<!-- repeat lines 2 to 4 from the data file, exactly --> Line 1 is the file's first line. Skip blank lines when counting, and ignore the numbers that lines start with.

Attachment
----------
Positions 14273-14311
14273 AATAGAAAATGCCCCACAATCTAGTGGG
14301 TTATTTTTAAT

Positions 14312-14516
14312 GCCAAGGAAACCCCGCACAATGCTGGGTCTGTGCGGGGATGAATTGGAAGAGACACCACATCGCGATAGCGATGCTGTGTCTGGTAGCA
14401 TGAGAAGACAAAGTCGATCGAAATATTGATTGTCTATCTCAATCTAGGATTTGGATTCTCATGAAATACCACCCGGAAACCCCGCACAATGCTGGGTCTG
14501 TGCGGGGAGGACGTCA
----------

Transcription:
14273 AATAGAAAATGCCCCACAATCTAGTGGG
14301 TTATTTTTAAT

Positions 14312-14516